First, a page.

I often come across stories of a stranger who went out of their way to help an autistic child make it through a meltdown. The parent posts the heroic and heartwarming tale on social media, and it goes viral.
But these stories frustrate me, because they usually miss why the child was having a meltdown in the first place.
This morning, I read about a child who couldn’t sit still on a train. His mom tried to bribe him with candy and force him to sit, but his natural pent-up energy – probably combined with the sugar – exploded under the weight of that demand. The mom was very grateful when a police officer stepped in to distract her son from his distress, by showing off his gear and striking up a conversation.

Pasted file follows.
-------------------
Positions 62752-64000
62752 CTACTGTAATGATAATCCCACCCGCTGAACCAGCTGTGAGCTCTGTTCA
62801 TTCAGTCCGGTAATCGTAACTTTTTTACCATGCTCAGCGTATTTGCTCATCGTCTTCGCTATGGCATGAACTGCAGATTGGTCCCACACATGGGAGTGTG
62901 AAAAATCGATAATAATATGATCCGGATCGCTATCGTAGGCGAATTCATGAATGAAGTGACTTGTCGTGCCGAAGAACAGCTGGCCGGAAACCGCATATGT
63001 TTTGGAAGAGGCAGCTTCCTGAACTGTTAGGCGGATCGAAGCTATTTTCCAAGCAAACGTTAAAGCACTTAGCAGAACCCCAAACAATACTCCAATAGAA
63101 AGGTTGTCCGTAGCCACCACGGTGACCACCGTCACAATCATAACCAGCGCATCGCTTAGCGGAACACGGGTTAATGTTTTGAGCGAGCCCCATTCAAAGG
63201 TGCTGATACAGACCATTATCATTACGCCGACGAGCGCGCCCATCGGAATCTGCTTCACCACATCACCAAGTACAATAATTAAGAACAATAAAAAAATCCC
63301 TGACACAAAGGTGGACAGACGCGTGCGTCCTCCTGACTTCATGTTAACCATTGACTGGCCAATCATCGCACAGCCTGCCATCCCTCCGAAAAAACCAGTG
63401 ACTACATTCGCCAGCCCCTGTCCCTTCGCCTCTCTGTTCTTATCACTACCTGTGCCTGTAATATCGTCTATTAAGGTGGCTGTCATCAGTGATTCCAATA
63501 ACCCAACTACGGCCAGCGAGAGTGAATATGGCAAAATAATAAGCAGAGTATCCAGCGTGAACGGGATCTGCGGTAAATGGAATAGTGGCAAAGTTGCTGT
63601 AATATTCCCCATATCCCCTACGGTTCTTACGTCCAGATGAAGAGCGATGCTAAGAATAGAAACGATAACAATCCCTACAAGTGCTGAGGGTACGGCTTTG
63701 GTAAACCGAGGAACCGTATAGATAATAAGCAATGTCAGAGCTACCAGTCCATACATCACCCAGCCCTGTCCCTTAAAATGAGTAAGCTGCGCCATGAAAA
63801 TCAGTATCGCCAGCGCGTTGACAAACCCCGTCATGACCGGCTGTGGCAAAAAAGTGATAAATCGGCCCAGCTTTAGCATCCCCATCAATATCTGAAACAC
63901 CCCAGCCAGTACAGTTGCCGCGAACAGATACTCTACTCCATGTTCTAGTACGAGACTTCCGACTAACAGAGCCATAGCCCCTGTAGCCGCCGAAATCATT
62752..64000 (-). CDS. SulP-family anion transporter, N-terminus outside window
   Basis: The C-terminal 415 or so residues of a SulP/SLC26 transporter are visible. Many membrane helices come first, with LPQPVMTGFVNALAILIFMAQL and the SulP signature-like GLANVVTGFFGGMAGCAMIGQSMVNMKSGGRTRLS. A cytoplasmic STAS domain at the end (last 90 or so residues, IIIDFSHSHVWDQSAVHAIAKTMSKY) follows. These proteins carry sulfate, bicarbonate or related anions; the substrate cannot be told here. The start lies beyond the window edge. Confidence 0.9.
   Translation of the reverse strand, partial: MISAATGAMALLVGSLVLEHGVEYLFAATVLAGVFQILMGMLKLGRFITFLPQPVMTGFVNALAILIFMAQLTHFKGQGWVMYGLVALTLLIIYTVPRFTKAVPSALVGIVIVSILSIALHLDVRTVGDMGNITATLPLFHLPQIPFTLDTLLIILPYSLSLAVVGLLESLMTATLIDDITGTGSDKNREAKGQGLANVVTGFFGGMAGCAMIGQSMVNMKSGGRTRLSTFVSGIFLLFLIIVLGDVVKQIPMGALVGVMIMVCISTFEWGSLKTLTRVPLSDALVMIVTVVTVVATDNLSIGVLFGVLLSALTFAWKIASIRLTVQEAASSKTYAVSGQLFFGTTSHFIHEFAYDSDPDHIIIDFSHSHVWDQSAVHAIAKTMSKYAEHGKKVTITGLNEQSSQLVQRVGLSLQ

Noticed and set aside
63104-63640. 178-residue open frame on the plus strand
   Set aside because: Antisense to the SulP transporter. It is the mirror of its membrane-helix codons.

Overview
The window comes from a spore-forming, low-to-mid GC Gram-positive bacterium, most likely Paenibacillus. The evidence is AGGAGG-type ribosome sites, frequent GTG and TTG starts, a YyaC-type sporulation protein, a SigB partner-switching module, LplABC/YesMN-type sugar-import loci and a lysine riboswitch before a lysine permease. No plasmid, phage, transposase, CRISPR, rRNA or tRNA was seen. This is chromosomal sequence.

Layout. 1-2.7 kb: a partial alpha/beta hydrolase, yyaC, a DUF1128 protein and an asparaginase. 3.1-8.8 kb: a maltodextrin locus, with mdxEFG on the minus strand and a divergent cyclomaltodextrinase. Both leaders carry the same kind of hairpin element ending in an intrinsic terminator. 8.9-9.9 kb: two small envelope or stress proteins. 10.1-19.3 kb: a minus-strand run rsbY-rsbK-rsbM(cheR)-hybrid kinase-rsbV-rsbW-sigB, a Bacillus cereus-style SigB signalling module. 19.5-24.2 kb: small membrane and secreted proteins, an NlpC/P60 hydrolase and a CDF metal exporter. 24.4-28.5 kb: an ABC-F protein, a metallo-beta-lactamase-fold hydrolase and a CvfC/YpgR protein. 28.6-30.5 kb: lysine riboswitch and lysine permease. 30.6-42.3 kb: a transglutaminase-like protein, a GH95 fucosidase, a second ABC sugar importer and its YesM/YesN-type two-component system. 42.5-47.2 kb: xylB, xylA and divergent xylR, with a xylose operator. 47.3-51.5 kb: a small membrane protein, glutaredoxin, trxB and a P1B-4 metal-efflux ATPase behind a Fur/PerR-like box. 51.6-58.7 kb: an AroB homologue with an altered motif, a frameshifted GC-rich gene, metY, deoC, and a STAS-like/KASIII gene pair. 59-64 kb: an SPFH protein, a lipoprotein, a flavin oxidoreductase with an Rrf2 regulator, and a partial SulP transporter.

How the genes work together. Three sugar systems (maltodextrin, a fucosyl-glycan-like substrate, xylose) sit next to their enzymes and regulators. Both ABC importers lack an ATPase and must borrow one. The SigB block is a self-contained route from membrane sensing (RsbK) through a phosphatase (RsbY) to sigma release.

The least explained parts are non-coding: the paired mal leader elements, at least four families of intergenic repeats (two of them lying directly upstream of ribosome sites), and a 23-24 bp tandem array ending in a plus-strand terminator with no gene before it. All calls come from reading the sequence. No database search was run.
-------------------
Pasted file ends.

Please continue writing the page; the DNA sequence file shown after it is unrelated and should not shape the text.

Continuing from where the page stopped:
When an autistic child has a public meltdown, it means they do not have the strength to handle either their environment, the actions being asked of them, or both.
When someone steps in to save the day, I notice that it’s usually by engaging the child with their special interest, helping them get to a calm place, or joining in their actions to reassure them that it’s okay to feel that way.
These are good ways to handle a meltdown. But it’s even better to recognize why they happen in the first place.